This part is actually not that bad, relatively. Once we've done the engineering and design, which is a prerequisite, we're pretty good about getting parts and kits to market. There are lots of reasons that it's more complex than E-AB AP installation kits, but a major one is that even though we wished that airplanes should be basically "the same" for their model run, the reality is different, and reconciling those differences to come up with a workable installation is often non-trivial (to say the least). The majority of the time and effort is in the former. The latter makes it easier for everyone to actually install (ie, a business decision that we think minimizes costs for everyone involved, which we care a lot about)
 

Bill Putney

New Member
Joined
Jul 28, 2019
Messages
14
Location
Port Townsend, WA (0S9)
You'd be in luck with the Navion. Even though there's been half a dozen models they all have the same control linkages. One design would work on all of them. They've had autopilots from Brittain, S-Tec and Century to name a few. Navions have also been made into remotely controlled target drones by the military and fly by wire test beds by NASA and several universities. The point is that they are aerodynamically stable and straightforward to control by servos.

The problem for me is that we're probably about 600th on the list of types you folks will get to. I'll be too old to fly by the time you get around to it. I'd like to offer some other ways to get your AML to include more of the obscure types that won't make it so difficult financially for Dynon. I know one Navion owner who is taking his airplane into experimental, just so he can install an autopilot. That's a pretty extreme measure to take to do something as simple as add 2 servos and a couple of lengths of control cable. 1000's of experimental aircraft have been equipped with better autopilots than the certificated types can get close to. The setup instructions don't vary which tells me that Dynon has designed these to work across a broad range of aircraft designs with out a lot of hardware hand waving. I know S-Tec has probably tried to convince the FAA that autopilots are so hard to do that only they can do them, but I think we've kind of seen through that by now.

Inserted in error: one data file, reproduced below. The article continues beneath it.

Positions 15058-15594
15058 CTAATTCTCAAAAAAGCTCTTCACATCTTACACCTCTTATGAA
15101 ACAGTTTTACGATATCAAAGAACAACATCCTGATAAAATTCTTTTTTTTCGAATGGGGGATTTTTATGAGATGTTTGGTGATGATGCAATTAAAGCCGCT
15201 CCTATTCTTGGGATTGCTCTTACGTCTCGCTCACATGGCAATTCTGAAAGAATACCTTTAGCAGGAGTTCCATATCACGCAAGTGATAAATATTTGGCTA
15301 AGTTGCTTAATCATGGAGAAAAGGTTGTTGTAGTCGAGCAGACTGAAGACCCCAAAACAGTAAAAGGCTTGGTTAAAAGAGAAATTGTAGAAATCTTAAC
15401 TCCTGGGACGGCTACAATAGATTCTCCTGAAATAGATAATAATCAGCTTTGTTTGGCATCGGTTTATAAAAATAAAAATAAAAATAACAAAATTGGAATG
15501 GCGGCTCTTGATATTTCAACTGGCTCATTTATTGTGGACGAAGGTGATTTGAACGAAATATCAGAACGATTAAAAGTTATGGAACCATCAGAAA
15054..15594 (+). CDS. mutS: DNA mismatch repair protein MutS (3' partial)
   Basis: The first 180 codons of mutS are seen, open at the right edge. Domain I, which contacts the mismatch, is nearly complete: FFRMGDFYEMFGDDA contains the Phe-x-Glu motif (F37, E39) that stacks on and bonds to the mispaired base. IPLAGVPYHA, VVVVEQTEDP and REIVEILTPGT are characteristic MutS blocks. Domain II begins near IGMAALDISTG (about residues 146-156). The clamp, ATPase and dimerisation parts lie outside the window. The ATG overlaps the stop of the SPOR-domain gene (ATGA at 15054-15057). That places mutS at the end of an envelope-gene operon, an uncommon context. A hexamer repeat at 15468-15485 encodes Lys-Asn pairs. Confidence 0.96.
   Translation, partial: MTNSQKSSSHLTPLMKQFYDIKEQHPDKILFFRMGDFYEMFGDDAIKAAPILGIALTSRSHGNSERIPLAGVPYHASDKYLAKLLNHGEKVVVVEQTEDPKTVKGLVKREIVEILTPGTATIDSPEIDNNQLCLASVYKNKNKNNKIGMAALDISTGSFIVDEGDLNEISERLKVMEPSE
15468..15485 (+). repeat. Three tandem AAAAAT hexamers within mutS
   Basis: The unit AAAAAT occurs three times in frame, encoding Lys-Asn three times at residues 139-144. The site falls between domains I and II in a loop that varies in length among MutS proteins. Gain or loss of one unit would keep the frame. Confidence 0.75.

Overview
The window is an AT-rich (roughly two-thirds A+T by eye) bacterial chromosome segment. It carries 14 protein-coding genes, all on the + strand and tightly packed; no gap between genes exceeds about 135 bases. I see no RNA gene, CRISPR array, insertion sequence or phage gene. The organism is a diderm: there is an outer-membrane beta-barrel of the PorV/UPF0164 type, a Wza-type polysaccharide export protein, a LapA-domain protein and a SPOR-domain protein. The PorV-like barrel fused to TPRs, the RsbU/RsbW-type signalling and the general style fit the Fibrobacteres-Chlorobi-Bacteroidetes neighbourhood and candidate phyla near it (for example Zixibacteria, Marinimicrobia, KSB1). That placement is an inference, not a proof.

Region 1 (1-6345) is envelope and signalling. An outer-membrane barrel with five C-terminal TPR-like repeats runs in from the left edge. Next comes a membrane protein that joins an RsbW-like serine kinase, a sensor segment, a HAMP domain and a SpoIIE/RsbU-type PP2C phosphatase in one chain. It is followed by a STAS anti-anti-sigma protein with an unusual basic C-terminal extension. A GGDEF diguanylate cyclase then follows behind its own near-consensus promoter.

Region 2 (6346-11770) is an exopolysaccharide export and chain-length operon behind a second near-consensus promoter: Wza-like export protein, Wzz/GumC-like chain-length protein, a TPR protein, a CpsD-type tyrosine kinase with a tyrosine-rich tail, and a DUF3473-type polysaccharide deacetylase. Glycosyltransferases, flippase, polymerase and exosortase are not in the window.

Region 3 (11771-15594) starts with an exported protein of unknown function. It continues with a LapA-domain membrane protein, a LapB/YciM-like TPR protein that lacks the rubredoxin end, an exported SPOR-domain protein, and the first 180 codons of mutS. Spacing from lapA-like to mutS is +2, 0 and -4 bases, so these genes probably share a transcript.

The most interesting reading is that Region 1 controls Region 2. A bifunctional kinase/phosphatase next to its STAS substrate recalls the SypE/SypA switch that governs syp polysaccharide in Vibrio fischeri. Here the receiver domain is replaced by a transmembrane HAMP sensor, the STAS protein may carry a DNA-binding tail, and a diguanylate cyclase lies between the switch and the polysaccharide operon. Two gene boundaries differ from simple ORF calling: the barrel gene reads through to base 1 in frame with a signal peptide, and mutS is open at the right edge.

chousley

New Member
Joined
May 15, 2020
Messages
12
I have a C172 with Dynon HDX SkyView w/ Autopilot. Have been having continuous issues with ALT hold. I will have the aircraft perfectly trimmed out for straight and level flight at a cruise power setting. Once I engage the auto pilot and Altitude hold if any conditions other than
completely smooth air I will get a "Trim Nose Down" message followed shortly by a "Pitch Slip" message. Autopilot will aggressively pitch and slow the aircraft by 20 KTS or more while only chasing 20 - 30 ft of altitude. Any ideas on a fix?
 

chousley

New Member
Joined
May 15, 2020
Messages
12
Not sure. Brand new owner and was not involved with the initial Dynon install (Thrust Flight / KADS) I will research that?